Posts with tag: ‘grabcad’

Metal 3D Printing: Renaissance in Additive Manufacturing

Metal 3D Printing is undoubtedly the next big thing in the fast-moving realm of 3D printing.

Put simply, it’s a quick and effective process used to create three-dimensional metal parts from a digital file. Using 3D CAD technology, metal 3D printing techniques use binders, lasers and heated nozzles to create products that are robust and boast intricate internal features (channels, undercuts, inner tubes, internal voids). Components that wouldn’t have been imaginable a few years ago are now a reality due to the various industrial applications available for metal 3D printing today.

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GrabCAD Voxel Print Takes Center Stage at Event With LAIKA

As you know, we recently launched GrabCAD Voxel Print, an innovative and groundbreaking way to digitally design and fabricate more complex composite materials on the Stratasys J750 PolyJet printer. We had help in creating this feature rich software enhancement from the rapid prototyping group at LAIKA, the production house that brought us the creative works of Coraline, Kubo and the Two Strings, Boxtrolls, and many other wonderful animated film productions.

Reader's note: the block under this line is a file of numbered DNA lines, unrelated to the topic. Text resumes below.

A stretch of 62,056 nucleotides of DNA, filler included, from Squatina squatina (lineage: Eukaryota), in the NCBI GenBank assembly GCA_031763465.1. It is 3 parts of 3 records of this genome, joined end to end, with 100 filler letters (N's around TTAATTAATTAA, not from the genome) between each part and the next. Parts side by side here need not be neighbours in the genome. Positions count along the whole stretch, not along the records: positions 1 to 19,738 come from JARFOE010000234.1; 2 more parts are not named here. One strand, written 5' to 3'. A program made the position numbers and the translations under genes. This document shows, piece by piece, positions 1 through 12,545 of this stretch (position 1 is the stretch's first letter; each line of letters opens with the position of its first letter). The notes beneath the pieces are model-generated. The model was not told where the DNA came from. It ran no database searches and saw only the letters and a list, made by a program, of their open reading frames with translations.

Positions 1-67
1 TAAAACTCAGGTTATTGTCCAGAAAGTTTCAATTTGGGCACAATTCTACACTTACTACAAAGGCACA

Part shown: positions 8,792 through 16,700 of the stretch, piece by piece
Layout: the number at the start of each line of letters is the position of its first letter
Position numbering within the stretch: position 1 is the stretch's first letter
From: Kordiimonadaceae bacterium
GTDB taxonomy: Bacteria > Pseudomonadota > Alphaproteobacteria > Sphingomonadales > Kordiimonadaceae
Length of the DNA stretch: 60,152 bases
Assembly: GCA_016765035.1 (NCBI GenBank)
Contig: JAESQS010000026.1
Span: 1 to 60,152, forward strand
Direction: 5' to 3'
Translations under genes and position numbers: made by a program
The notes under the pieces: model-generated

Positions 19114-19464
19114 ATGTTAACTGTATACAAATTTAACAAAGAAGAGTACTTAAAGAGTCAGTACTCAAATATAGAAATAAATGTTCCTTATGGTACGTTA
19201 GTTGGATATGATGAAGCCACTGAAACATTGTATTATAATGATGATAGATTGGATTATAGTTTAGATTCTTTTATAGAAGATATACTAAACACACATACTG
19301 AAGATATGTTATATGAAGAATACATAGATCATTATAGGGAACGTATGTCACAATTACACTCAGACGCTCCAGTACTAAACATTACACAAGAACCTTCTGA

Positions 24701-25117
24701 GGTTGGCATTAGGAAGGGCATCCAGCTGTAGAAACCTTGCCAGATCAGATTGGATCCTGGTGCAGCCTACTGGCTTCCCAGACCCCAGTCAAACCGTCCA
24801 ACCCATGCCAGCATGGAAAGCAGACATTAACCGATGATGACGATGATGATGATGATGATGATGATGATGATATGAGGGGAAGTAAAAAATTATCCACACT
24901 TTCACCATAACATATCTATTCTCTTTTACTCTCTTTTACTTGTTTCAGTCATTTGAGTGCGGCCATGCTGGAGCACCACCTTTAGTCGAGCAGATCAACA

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Community Choice: FredSWUG Shares His Favorite 3D Models From the GrabCAD Library

We thought it would be fun to ask a few of the more active members of the GrabCAD Community to share some of their favorite models with us. This week we picked FredSWUG, a CAD expert who first joined the GrabCAD Community in 2013 and whose models have been downloaded over 13,000 times, pick out some of his favorite models from the Library, who tells us why he selected the models that he did.

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3D Printing a Game-Changer for the Sneaker Industry

The world of 3D printing is constantly evolving and expanding, and one area in which we are seeing a technological renaissance of sorts is the footwear realm. 3D printing technology has now enabled product customization of sneakers, not only with regard to aesthetics but with the aim of physically helping people. Sneakers can now be printed and tailored to a runner’s biometrics or to the individual’s low or high foot arches.

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